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Video Perspective: Corsair Obsidian 250D Mini ITX Case

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Manufacturer: Corsair

The Mini ITX Surge Continues

For years now the enthusiast crowd has been clamoring for Corsair to bring its case building prowess down to the Mini ITX market and with the Obsidian 250D it has done just that.  By combining the design features that have make Corsair's units so popular with the aesthetic touches of the most recent Obsidian lineup, the 250D is an interesting and combination of size and performance.

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The Corsair 250D is unlike most other Mini ITX designs out today in that it supports a lot of full size components.  You'll be able to use a standard ATX power supply, many self contained water coolers, full size graphics card and won't have to suffer through the most painful cable routing aspects of other small form factor cases.

Continue to see more photos of the Corsair Obsidian 250D Mini ITX case!!

The 250D has a definite "cube" shape to it that actually is bigger than most other Mini ITX designs on the market.  This allows for full size components (except the motherboard of course) as well as a full size 5.25-in optical drive.  Many of the Corsair features that you would expect to see are included as well such as fan filters (magnetic on the sides), raised legs as part of the design and support for water cooling.

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On either side of the 250D you'll find air intake grates that have internal, magnetic fan filters.  On the left side the discrete GPU fan will have direct access to that air while the right side can be used with the included 120mm fan or optional with a 240mm radiator combination.

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The top of the 250D includes a clear window that showcases the motherboard and memory installed within.  This is a great addition should you have any components with LED lights or just want to install lights directly.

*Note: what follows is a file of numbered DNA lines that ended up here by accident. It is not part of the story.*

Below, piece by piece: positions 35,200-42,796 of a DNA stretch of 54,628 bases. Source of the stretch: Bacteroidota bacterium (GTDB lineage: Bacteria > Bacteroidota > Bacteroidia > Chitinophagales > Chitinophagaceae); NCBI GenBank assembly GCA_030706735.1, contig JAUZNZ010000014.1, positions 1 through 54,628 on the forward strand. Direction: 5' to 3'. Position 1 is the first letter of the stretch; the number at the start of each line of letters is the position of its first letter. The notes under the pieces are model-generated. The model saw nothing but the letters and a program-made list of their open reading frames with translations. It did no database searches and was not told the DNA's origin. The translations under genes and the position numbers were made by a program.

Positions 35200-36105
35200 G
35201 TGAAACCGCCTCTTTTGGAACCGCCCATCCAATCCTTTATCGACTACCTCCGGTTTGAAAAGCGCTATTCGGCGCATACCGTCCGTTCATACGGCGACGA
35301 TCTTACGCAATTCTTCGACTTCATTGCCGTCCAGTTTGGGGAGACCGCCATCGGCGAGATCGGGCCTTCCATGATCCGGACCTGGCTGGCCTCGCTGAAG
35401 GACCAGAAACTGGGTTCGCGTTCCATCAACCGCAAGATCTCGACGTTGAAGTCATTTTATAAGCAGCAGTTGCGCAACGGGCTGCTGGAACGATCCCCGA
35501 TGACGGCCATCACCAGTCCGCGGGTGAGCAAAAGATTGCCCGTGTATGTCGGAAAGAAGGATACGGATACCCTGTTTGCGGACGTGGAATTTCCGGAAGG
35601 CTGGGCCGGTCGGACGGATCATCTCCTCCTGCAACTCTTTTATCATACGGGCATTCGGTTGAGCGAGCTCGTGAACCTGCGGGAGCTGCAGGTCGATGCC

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Removing the panels all the way around reveals the inside; a Mini ITX case that has more open area than most other options on the market.  The 5.25-in bracket is removable (and we did remove it in our build) to facilitate front mounted radiators.

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Around the back we find the two open slots for full size graphics card installation, the location for the full size ATX power supply on the lower right and the open panel for the motherboard connections.  Just to the left of the power supply opening is a bay that holds four hard drive sleds - two for 3.5-in drives and two for the smaller, 2.5-in variety.  That is a solid amount of storage options for a Mini ITX case.

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Looking back at the right hand side we find area for two 120mm fans, one of which is included with the 250D.  Users will be able to mount a 240mm radiator here as long as it is a standard width unit.  Thicker radiators like the H80i will not fit as there isn't enough room between the edge of the motherboard and the outside of the case.

Below the motherboard rests the power supply and luckily for those of us with less than stellar routing capability, there is enough room to bundle up come cables (power supply, SATA, etc) and hide them away from any window view.

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In our testing we used the MSI Z87 Mini ITX motherboard without issue and because of the size of the case we had plenty of room to work.

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While the H80i we used in our testing would not fit along the side of the case because of the rad width, we were able to mount it on the front of the 250D by removing the included 140mm fan.  If you don't install your cooler here this opening can even fit a 200mm fan option!